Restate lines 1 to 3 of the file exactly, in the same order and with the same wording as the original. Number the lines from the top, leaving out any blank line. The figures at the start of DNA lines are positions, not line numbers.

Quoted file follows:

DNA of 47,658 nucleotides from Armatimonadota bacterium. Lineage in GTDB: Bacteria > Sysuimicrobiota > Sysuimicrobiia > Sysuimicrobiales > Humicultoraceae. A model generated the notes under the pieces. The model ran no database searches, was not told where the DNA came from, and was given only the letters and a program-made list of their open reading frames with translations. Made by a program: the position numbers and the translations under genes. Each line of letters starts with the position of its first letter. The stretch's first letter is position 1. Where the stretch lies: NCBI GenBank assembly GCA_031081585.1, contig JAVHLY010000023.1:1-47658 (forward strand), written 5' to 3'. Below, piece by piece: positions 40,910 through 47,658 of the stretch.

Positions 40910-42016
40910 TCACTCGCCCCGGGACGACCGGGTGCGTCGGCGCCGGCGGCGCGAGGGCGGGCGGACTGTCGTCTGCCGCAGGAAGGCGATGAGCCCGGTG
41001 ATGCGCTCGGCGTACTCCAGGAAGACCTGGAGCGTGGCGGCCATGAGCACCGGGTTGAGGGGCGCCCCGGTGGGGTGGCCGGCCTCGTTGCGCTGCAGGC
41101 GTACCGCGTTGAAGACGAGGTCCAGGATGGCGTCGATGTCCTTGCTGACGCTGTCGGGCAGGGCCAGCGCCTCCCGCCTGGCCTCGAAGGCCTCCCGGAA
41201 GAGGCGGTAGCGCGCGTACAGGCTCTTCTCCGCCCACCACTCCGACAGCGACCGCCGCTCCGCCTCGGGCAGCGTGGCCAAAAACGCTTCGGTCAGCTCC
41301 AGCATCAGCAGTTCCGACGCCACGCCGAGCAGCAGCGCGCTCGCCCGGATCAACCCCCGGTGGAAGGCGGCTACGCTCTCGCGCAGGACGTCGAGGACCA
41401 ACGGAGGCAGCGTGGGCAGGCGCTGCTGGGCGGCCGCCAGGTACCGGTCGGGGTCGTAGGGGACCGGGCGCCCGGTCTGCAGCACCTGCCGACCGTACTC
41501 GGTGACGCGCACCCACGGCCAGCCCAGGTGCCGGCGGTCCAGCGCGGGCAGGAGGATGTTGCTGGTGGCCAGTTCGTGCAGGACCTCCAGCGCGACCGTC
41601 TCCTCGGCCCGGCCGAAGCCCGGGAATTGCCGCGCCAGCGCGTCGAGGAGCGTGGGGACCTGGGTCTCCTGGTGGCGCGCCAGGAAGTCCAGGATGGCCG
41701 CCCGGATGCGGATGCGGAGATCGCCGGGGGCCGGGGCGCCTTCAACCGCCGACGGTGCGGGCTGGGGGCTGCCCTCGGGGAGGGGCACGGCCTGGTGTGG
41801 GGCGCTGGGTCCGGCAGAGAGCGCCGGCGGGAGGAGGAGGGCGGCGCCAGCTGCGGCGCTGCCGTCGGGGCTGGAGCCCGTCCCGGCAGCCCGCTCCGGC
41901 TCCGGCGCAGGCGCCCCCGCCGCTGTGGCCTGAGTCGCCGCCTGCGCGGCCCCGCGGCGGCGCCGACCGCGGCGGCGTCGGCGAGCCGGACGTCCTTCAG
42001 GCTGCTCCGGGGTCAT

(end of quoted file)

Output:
DNA of 47,658 nucleotides from Armatimonadota bacterium. Lineage in GTDB: Bacteria > Sysuimicrobiota > Sysuimicrobiia > Sysuimicrobiales > Humicultoraceae. A model generated the notes under the pieces. The model ran no database searches, was not told where the DNA came from, and was given only the letters and a program-made list of their open reading frames with translations. Made by a program: the position numbers and the translations under genes. Each line of letters starts with the position of its first letter. The stretch's first letter is position 1. Where the stretch lies: NCBI GenBank assembly GCA_031081585.1, contig JAVHLY010000023.1:1-47658 (forward strand), written 5' to 3'. Below, piece by piece: positions 40,910 through 47,658 of the stretch.

Positions 40910-42016
40910 TCACTCGCCCCGGGACGACCGGGTGCGTCGGCGCCGGCGGCGCGAGGGCGGGCGGACTGTCGTCTGCCGCAGGAAGGCGATGAGCCCGGTG